This Autistic Girl Singing 'Hallelujah' Is Going Viral & It Is Just The Kind Of Holiday Cheer You Need

It’s a scientific fact that nothing says “holiday cheer” like a choir of adorable singing children. (OK, by “scientific fact,” I mean, “something I made up, but that I feel like should be true.”) If you need your cold heart warmed, watch this video of an autistic girl singing “Hallelujah.” The clip of 10-year-old Kaylee Rodgers singing her heart out to the Leonard Cohen classic is going viral, having been viewed 1.8 million times on Facebook.

Kaylee, who has autism and ADHD, attends the Killard House School in Donaghadee, Northern Ireland. Autism is a developmental disability with a wide range of effects, including difficulties with social interaction and impaired language skills; ADHD (Attention Deficit Hyperactivity Disorder) is a disorder characterized by difficulty focusing attention and hyperactivity. UTV reports that Kaylee has been singing since she was only three years old, an activity that helps to build her confidence.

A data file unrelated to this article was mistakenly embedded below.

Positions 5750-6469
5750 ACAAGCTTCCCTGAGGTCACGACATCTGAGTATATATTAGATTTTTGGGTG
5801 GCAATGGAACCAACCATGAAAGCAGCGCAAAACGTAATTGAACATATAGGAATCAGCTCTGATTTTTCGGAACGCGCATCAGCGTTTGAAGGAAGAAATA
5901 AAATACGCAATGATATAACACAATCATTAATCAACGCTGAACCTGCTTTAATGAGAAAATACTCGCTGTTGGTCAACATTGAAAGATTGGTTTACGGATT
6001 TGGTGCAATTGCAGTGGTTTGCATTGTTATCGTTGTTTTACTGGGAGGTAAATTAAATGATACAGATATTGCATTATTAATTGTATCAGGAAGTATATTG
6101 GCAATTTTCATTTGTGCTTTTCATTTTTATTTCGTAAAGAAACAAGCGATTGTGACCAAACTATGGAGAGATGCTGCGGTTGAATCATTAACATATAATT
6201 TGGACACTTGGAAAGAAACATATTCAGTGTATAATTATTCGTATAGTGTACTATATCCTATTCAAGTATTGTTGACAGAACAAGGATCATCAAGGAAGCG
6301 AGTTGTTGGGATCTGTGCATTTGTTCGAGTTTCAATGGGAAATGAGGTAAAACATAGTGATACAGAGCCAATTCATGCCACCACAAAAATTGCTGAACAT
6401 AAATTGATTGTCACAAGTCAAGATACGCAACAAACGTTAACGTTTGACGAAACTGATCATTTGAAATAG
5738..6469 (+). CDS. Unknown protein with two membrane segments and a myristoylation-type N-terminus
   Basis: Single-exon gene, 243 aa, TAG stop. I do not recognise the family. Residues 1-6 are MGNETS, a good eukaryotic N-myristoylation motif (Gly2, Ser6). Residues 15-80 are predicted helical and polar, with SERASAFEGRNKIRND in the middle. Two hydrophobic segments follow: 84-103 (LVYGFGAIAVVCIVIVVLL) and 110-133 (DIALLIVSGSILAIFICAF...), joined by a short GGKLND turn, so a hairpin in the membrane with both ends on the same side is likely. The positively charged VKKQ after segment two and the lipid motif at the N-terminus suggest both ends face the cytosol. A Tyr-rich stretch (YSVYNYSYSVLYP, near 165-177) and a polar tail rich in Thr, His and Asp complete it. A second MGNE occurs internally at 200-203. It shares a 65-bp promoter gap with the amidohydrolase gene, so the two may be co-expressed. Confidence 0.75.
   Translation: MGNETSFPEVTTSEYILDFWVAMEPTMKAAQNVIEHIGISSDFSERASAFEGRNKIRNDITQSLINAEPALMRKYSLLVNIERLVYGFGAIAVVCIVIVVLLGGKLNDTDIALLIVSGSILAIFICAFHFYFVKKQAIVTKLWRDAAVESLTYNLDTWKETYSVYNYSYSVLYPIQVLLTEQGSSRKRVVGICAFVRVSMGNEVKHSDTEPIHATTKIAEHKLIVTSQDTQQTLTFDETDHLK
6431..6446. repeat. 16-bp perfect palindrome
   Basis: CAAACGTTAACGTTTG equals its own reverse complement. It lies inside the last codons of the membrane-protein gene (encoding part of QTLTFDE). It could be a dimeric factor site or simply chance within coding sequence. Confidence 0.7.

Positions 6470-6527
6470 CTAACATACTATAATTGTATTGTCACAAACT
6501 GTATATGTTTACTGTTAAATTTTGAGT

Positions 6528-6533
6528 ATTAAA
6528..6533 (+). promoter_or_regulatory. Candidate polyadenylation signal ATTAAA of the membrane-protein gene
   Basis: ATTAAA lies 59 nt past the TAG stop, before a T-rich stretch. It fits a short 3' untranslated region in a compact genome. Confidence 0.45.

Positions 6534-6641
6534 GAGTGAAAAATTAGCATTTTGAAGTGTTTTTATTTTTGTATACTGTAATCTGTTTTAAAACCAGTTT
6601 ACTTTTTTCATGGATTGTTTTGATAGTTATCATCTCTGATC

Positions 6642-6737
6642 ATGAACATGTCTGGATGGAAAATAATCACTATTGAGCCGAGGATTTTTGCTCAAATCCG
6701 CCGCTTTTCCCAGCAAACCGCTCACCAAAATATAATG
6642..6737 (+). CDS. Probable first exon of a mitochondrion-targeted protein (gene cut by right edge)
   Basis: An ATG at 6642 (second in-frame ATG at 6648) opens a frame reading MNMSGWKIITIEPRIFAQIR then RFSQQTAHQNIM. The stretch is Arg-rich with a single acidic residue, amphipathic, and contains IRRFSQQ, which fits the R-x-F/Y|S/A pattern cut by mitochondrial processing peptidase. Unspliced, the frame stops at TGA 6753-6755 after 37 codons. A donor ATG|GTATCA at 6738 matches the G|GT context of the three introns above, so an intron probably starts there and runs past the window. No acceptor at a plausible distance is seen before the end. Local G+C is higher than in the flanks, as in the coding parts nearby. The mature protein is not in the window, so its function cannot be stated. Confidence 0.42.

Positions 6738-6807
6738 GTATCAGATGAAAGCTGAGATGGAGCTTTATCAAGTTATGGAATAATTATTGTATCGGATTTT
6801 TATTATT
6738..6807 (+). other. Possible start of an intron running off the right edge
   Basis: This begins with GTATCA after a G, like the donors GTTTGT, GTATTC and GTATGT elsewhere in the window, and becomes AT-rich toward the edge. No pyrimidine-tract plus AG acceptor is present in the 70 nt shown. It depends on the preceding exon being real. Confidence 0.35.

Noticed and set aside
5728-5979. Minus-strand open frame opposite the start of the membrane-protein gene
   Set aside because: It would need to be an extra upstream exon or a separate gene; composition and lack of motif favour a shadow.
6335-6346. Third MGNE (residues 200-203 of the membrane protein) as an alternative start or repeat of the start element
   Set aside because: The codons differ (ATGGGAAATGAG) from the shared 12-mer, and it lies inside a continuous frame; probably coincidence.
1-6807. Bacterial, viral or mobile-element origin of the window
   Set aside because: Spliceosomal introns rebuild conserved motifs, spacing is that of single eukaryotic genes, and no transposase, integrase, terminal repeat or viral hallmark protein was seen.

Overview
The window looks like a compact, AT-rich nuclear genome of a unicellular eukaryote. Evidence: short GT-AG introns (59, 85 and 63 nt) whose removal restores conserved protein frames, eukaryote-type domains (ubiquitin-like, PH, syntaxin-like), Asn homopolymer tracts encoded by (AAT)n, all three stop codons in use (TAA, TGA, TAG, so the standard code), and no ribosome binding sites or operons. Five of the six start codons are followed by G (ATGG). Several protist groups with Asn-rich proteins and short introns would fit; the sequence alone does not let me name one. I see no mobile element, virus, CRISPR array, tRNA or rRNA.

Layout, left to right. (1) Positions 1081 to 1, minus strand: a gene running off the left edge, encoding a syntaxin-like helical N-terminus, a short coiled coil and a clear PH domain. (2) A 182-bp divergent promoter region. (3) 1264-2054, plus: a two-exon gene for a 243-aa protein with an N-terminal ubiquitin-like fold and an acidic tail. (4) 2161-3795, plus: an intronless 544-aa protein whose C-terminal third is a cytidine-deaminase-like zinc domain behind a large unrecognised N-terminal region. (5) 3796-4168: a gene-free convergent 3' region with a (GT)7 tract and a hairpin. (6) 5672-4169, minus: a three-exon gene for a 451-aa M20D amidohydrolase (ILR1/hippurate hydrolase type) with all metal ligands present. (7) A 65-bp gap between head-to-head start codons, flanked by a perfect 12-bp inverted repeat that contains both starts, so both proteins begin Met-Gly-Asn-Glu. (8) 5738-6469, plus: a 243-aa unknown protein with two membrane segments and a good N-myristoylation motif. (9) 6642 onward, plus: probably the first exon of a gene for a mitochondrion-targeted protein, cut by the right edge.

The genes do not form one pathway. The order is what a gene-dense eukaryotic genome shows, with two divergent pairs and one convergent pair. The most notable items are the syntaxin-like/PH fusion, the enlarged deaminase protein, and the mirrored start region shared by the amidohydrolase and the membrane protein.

Kaylee recently sang a version of Leonard Cohen’s “Hallelujah” with the backing of her school choir. After one of the student’s moms posted the video on Facebook, it quickly started racking up thousands of views. Kaylee has loved the response. “It was really amazing how many views I got,” Kaylee told UTV. “I just loved doing it.”

Kaylee’s school principal, Colin Millar, explained to UTV just how far Kaylee has come. When she joined the school between the ages of 7 and 8, Kaylee “would[n’t] really talk, wouldn’t really read out in class,” he said. “[For her] to stand and perform in front of an audience is amazing. It takes a lot of effort on Kaylee’s part.”

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You may notice that the lyrics to which Kaylee lent her lovely voice are different from the original Leonard Cohen version (which has been covered many, many times, by musicians ranging from Jeff Buckley to Rufus Wainwright to Pentatonix). Kaylee and her classmates sang altered lyrics penned by the Kansas-based Christian rock band, Cloverton. As The Independent points out, Cloverton sparked controversy in 2014 when they released their version of the song, which replaces Cohen’s lyrics with an explicitly Christian telling of the Christmas story.